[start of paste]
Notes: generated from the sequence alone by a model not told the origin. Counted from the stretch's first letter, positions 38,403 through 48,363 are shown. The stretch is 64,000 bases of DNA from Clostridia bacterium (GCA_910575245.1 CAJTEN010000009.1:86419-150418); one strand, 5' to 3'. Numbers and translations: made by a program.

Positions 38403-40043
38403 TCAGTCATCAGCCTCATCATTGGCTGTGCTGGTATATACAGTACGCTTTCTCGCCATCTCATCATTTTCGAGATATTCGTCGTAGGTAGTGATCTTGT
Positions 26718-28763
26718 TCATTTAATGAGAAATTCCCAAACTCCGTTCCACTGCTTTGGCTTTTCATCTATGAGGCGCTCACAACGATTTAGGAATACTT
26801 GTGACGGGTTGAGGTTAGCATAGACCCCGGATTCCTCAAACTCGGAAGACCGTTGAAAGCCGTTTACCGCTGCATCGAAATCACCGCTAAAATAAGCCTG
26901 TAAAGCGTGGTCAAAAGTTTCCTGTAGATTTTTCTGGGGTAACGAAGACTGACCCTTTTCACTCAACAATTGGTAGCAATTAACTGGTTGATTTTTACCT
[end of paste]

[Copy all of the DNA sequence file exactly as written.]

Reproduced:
Notes: generated from the sequence alone by a model not told the origin. Counted from the stretch's first letter, positions 38,403 through 48,363 are shown. The stretch is 64,000 bases of DNA from Clostridia bacterium (GCA_910575245.1 CAJTEN010000009.1:86419-150418); one strand, 5' to 3'. Numbers and translations: made by a program.

Positions 38403-40043
38403 TCAGTCATCAGCCTCATCATTGGCTGTGCTGGTATATACAGTACGCTTTCTCGCCATCTCATCATTTTCGAGATATTCGTCGTAGGTAGTGATCTTGT
Positions 26718-28763
26718 TCATTTAATGAGAAATTCCCAAACTCCGTTCCACTGCTTTGGCTTTTCATCTATGAGGCGCTCACAACGATTTAGGAATACTT
26801 GTGACGGGTTGAGGTTAGCATAGACCCCGGATTCCTCAAACTCGGAAGACCGTTGAAAGCCGTTTACCGCTGCATCGAAATCACCGCTAAAATAAGCCTG
26901 TAAAGCGTGGTCAAAAGTTTCCTGTAGATTTTTCTGGGGTAACGAAGACTGACCCTTTTCACTCAACAATTGGTAGCAATTAACTGGTTGATTTTTACCT